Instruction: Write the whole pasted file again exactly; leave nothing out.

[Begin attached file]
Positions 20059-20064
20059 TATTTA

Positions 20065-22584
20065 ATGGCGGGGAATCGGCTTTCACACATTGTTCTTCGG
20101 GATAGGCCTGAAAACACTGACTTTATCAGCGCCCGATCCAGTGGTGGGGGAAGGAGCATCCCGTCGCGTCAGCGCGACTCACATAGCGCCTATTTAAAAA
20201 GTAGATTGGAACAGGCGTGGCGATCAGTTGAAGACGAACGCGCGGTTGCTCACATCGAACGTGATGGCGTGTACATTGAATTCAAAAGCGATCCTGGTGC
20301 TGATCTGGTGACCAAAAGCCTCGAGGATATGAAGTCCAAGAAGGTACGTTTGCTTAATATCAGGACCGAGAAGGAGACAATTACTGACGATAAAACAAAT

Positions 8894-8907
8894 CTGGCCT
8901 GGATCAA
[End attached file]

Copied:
Positions 20059-20064
20059 TATTTA

Positions 20065-22584
20065 ATGGCGGGGAATCGGCTTTCACACATTGTTCTTCGG
20101 GATAGGCCTGAAAACACTGACTTTATCAGCGCCCGATCCAGTGGTGGGGGAAGGAGCATCCCGTCGCGTCAGCGCGACTCACATAGCGCCTATTTAAAAA
20201 GTAGATTGGAACAGGCGTGGCGATCAGTTGAAGACGAACGCGCGGTTGCTCACATCGAACGTGATGGCGTGTACATTGAATTCAAAAGCGATCCTGGTGC
20301 TGATCTGGTGACCAAAAGCCTCGAGGATATGAAGTCCAAGAAGGTACGTTTGCTTAATATCAGGACCGAGAAGGAGACAATTACTGACGATAAAACAAAT

Positions 8894-8907
8894 CTGGCCT
8901 GGATCAA